This is apparently one of the films that Doris Day didn't want to make but found herself contractually obliged by then-husband and manager, Marty Melcher. That gives Do Not Disturb a slight tint to it even before you start watching but, certainly, it's not a Day classic by any stretch of the imagination.
Day stars as Janet Harper alongside Rod Taylor as her husband, Mike. The pair have just moved to London so that Mike can run a failing woollen company. Janet wants to live in the country and rents them a house, owned by the stately Vanessa Courtwright (Hermione Baddeley). When Vanessa sees Mike in a restaurant with his secretary, Claire (Maura McGiveney), when he's supposed to be having dinner with his wife, she relates the tale to Janet and advises that she do something to make Mike jealous. Janet refuses but Vanessa begins to send cards and presents from a mystery lover and an unfortunate mistake with antique dealer, Paul Bellari (Sergio Fantoni), complicates matters further. Soon it certainly looks like Janet's having an affair - and she's still not so sure about Mike and Claire either.
As you can tell, the plot's a little convoluted. The film does feel a little all over the place, with constant cuts between what's going on with Janet and what's going on with Mike. The leading man and lady spend remarkably little time together, which was fine for me because I didn't really see any chemistry between them. They felt like sparring partners rather than a loved-up husband and wife. Day, despite her objections to the film, played the part as best she could. There were some memorable scenes - mostly occurring alongside either Baddeley or Fantoni - and a few laughs but very little truly comic material. The scene in a Paris pub where Janet gets drunk, ends up leaving and making conversation with a horse is rather funny. Equally, the scene where she rescues a fox from hunters is mildly amusing but there is an inexplicable goat called Wellington hanging around the house as well. Mike asked what the goat was doing in the house and, to be fair, I'd like to know too!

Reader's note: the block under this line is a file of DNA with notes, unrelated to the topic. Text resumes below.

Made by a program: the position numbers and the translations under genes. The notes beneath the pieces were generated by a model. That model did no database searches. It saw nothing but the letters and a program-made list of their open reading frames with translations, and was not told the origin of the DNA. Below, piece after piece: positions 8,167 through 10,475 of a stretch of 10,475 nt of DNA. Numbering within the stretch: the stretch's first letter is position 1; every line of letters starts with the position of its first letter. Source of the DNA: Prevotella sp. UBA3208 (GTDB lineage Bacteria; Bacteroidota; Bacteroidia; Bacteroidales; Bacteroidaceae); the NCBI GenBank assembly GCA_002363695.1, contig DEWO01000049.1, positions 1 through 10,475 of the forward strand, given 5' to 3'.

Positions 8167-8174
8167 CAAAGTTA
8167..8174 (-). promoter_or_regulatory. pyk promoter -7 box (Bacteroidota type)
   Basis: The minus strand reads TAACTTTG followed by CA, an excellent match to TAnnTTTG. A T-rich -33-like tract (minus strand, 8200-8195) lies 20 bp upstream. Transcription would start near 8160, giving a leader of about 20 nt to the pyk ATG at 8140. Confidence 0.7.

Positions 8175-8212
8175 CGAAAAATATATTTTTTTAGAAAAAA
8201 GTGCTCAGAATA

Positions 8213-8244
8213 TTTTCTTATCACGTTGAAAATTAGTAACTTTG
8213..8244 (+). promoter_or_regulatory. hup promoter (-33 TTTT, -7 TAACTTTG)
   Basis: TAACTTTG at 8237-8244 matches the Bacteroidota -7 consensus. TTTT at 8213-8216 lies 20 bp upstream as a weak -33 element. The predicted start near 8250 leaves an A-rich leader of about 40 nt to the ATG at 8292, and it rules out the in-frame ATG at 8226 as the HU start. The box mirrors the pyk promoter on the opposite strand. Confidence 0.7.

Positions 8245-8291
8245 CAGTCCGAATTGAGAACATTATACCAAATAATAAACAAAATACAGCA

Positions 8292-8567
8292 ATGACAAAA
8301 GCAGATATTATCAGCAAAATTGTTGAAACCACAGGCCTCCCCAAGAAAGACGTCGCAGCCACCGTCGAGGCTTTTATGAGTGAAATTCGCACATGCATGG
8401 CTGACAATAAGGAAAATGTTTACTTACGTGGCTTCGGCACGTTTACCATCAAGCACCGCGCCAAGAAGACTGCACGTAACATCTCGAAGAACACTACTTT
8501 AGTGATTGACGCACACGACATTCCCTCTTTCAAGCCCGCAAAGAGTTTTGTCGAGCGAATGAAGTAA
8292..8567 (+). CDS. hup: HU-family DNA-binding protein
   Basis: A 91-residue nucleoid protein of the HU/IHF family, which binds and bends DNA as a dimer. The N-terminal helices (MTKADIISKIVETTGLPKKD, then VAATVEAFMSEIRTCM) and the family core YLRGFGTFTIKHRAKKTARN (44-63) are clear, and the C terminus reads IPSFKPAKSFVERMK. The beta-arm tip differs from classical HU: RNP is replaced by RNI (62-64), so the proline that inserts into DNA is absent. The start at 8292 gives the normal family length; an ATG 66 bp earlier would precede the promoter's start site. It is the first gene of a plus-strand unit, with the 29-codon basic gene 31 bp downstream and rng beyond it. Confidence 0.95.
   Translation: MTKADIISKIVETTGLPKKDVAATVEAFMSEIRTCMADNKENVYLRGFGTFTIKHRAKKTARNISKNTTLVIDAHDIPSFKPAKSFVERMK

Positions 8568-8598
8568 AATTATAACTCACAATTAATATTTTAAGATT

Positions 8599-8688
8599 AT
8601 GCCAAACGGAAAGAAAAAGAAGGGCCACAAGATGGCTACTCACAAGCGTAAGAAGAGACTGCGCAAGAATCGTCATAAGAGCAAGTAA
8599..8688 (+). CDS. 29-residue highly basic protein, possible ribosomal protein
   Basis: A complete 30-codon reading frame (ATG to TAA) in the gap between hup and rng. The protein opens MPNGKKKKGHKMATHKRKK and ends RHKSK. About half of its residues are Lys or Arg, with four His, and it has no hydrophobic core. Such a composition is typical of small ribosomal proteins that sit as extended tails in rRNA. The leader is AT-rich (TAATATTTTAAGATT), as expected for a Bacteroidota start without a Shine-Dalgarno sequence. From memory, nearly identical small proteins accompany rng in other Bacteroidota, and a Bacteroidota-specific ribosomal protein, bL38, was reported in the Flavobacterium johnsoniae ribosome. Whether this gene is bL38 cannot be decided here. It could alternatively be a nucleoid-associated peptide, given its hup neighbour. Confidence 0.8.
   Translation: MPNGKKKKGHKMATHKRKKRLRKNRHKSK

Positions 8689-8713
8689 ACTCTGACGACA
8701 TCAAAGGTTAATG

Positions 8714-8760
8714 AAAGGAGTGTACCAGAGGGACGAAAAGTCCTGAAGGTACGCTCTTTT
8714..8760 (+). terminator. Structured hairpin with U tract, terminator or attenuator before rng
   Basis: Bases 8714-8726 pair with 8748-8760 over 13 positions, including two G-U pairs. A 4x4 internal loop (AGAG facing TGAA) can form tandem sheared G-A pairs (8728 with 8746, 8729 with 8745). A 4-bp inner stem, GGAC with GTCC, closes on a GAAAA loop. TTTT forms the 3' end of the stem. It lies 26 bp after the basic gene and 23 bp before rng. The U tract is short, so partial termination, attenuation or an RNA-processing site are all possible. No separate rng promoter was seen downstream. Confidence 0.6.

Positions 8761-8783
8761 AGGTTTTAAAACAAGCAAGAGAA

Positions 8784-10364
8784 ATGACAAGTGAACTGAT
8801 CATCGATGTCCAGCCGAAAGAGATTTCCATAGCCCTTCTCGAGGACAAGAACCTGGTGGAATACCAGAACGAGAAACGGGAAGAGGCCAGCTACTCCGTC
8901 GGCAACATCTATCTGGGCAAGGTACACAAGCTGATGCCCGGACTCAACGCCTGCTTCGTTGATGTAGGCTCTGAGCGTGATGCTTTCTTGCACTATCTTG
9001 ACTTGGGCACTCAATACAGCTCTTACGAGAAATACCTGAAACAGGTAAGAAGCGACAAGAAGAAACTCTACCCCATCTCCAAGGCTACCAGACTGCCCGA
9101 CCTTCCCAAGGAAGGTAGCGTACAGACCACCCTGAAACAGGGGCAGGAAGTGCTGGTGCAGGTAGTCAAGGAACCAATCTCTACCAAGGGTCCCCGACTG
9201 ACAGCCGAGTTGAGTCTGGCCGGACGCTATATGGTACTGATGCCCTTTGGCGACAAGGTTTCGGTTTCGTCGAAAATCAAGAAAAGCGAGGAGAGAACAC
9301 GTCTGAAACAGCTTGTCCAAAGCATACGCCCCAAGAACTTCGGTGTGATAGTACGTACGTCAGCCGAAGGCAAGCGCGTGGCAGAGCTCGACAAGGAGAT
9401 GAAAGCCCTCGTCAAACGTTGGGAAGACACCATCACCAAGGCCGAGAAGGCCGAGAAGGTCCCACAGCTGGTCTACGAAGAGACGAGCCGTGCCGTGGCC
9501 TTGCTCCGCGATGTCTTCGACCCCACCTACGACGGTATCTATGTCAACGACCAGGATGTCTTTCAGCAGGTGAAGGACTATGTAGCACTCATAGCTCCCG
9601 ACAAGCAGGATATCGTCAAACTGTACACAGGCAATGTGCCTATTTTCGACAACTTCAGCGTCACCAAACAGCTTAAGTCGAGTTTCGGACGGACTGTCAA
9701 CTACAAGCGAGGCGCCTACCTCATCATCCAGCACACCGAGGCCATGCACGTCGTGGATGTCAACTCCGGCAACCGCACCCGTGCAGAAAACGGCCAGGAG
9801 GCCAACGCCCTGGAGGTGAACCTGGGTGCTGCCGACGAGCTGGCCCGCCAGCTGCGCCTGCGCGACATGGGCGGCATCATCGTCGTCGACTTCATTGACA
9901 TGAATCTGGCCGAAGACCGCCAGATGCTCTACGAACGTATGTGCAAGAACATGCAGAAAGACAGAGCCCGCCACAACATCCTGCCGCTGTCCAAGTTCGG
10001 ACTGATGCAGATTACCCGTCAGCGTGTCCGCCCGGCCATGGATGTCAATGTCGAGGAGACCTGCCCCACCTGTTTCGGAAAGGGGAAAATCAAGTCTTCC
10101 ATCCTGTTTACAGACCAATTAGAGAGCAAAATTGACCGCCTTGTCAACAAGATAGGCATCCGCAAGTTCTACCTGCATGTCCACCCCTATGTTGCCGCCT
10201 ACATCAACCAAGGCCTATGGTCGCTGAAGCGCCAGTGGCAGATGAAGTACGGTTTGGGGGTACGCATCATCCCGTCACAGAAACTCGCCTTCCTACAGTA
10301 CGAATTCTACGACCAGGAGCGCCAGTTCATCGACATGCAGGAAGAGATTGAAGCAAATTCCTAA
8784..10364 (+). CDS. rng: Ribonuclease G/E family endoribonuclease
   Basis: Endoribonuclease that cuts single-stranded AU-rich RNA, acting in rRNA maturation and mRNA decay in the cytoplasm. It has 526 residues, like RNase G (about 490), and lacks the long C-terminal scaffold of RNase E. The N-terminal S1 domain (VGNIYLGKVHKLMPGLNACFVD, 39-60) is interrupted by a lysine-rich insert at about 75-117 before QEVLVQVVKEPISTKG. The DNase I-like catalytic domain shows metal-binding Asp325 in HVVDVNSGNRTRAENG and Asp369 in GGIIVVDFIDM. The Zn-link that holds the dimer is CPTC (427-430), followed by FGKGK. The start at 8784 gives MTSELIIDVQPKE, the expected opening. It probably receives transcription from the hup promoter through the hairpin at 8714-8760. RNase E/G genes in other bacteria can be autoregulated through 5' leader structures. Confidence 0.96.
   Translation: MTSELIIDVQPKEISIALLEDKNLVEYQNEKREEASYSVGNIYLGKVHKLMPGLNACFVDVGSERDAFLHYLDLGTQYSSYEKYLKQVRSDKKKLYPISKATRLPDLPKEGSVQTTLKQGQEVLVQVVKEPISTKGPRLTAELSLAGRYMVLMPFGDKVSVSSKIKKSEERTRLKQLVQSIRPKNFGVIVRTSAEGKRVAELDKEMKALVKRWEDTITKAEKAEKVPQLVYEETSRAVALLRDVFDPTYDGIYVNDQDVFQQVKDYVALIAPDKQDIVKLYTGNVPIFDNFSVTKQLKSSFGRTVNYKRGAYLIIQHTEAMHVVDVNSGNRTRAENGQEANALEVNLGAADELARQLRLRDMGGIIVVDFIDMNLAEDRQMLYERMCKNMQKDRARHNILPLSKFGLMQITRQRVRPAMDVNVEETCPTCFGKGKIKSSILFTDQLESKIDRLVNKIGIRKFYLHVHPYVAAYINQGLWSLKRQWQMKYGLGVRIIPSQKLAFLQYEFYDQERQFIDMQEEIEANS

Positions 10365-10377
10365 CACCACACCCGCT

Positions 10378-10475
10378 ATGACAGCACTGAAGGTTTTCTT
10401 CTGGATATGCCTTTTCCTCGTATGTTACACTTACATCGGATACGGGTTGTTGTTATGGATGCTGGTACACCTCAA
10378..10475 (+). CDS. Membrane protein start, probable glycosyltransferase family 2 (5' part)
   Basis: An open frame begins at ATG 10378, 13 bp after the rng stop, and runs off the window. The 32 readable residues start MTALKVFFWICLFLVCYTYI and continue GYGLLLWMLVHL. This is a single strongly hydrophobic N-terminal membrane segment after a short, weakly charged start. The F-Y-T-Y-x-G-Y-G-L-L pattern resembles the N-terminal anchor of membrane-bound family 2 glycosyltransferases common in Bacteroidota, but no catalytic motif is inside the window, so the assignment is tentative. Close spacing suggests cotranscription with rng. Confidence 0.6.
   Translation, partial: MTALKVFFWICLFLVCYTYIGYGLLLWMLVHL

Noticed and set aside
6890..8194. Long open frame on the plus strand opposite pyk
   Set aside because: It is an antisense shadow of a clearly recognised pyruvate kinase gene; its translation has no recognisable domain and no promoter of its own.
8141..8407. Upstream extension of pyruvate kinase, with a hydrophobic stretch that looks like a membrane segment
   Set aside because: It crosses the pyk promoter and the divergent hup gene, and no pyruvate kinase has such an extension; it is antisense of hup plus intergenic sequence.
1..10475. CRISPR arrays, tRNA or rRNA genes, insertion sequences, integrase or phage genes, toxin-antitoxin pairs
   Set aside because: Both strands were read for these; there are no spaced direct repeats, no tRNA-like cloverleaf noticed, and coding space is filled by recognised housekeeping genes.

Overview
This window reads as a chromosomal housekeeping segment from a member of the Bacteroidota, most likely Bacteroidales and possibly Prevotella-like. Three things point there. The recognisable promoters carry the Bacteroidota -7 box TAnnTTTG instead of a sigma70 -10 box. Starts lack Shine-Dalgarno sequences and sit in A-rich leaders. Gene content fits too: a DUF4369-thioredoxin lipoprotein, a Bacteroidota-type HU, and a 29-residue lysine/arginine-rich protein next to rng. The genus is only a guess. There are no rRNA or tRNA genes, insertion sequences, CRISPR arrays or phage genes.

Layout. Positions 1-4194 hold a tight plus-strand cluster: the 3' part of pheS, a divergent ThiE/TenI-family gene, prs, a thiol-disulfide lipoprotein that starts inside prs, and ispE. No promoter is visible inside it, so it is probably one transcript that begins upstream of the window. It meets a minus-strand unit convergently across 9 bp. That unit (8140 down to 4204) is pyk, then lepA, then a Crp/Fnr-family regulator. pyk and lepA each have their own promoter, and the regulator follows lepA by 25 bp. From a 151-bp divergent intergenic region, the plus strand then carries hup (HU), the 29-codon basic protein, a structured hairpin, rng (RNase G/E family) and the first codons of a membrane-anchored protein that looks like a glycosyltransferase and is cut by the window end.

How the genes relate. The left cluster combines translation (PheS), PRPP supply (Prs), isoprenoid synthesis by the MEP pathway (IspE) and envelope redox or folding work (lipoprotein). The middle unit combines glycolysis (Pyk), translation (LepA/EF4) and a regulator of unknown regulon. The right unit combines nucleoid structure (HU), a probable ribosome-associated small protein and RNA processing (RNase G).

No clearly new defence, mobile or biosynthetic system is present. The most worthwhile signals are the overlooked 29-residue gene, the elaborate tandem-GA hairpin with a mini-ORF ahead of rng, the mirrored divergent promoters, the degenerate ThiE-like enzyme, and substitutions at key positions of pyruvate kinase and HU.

There are several flaws with this film but it still remains a reasonable Doris Day comedy if you're at a loose end. Don't expect something in the vein of That Touch of Mink (1962) or Pillow Talk (1959) but it's got some good moments peppered about. Watch out for Doris Day kicking a football around for starters.